|DraftExpress: Przemek Karnowski is a huge get for Gonzaga. Would be a McD's All-American type recruit in the US for sure. DX Profile: http://t.co/5MMCjDZN|
|DraftExpress: RT @ChristopheEPcom: We were told by @rafjuc that Przemek Karnowski and Mateusz Ponitka will play at the @nikehoopsummit this year. Grea ...|
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|Top NBA Prospects in the Non-BCS Conferences, Part One: (#1-5) |
October 29, 2013
Upset in the NCAA Tournament round of 32 by an upstart Wichita State team that made it all the way to the Final Four, Mark Few's Gonzaga Bulldogs nonetheless had a season to remember, winning 32 games with a deep roster with a growing international presence. The team's newest foreign import a season ago was 7'1 Polish freshman Przemek Karnowski who averaged 5.4 points and 2.6 rebounds in 10.7 minutes per-game coming off the bench behind the team's NBA-bound frontcourt of Kelly Olynyk and Elias Harris.
What makes Karnowski intriguing isn't just what kind of player he could become in the next few years, but also how he made it to the NCAA in the first place. The first time we wrote about the massive center, he was fresh off helping the talented 1993-born generation that comprised Poland's U17 National Team to a surprising second place finish at the 2010 U17 World Championship in Hamburg, Germany. Watching Karnowski's All-Tournament Team performance alongside a litany of NBA front office personnel was Gonzaga assistant Tommy Lloyd who had made the trip to watch junior point guard Kevin Pangos compete for Canada.
Karnowski has been considered one of the top European prospects in his generation for some time now. He emerged as one of the top centers in the lower levels of Polish basketball, but continued to gain exposure internationally during the summer of 2011 competing in the Nike Hoop Summit and at the U19 World Championships. During the 2011-2012 season, he averaged 10.1 points and 4.1 rebounds per-game as a rookie in the Polish first division with Siarka Tarnobrzeg, setting himself up to be among the most valuable young commodities in all of Europe with his size and skill level.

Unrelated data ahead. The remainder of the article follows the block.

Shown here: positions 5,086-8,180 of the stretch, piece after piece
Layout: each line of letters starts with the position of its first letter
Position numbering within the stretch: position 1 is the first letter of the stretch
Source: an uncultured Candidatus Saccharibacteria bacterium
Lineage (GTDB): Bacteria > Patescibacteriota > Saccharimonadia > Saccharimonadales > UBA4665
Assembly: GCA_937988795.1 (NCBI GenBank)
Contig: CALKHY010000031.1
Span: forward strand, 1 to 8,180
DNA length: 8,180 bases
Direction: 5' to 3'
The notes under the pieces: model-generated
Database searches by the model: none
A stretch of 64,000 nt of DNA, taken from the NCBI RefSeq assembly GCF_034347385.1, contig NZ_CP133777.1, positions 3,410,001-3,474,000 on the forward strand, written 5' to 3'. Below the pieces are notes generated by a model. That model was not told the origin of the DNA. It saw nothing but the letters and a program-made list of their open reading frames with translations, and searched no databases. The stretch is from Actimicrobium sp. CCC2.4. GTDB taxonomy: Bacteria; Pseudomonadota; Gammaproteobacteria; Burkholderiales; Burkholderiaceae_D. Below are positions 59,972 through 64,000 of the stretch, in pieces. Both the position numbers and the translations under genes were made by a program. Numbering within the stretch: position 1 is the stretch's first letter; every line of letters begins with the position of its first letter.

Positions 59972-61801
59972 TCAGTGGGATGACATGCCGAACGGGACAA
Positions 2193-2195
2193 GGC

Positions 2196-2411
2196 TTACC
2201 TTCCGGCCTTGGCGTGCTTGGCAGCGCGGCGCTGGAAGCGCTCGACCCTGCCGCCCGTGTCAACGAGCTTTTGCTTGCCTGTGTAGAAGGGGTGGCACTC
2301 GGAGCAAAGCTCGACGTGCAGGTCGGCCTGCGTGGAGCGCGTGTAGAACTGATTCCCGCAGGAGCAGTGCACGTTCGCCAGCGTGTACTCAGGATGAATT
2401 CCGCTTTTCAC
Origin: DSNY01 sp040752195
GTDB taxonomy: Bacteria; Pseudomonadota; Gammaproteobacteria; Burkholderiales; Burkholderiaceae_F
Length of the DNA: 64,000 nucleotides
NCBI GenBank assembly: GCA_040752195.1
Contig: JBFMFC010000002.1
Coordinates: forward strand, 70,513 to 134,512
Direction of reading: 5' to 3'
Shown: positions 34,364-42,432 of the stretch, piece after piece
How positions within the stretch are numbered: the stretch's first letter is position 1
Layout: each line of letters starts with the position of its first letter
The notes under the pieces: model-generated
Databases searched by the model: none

Despite the trajectory of Karnowski's career in Europe, rumors of his desire to play college basketball persisted and overtures from the Gonzaga staff ultimately landed his commitment in May of 2012. While it is not unprecedented for a top European prospect to retain their amateur status to facilitate a jump from a professional league in their respective country to the NCAA, it is far from a common occurrence considering the short-term financial ramifications.
Already firmly on the NBA radar when he arrived in Spokane as a freshman, Karnowski started strong, scoring 22 points in his NCAA debut against Southern Utah, but struggled with his conditioning and the depth of Gonzaga's roster for much of the season. Putting together a handful of strong performances nonetheless, he spent the majority of the season on the bench as Kelly Olynyk became one of the most productive players in the country, playing sparingly most nights and not having much opportunity to show what he can do at the college level.
That'll change this season as Karnowski and senior Sam Dower look to replace Harris and Olynyk up front. As Sports Illustrated's Luke Winn outlined a few months ago, Karnowski used a significant percentage of Gonzaga's possessions (27%) when he was on the floor last season, and should see his production expand significantly with added playing time.
Standing 7'1 and weighing 305-pounds according to Gonzaga, Karnowski has excellent size for a center at any level. Spending the summer competing internationally for Poland in its dominant run to the U20 Division B Championship and with the country's Senior National Team at the Eurobasket in Slovenia, he enters his sophomore season in considerably better shape than he was in a year ago. Though he possesses below average foot speed and athleticism on the whole, Karnowski's size and back-to-the-basket ability will allow him to add a different dimension to the Gonzaga offense when he's on the floor.
Skill-wise, Karnowski is far from flashy, but has strong fundamentals and a good feel for the game. His size lets him establish deep position and move bodies in the post, and his soft hands make him a very reliable target in the paint. He isn't an explosive leaper, but his soft touch made him a dangerous threat in close in limited touches last season, helping him make 55% of his 2-point attempts. In one-on-one situations on the block, he can score with hook shots over either shoulder and shows good passing ability with his back to the basket. Away from the basket, Karnowski has considerable room for improvement. Though he has shown the ability to hit 15-footers on occasion throughout his career, he hasn't translated that aspect of his game to the college level and shot a dismal 47.1% from the line last season.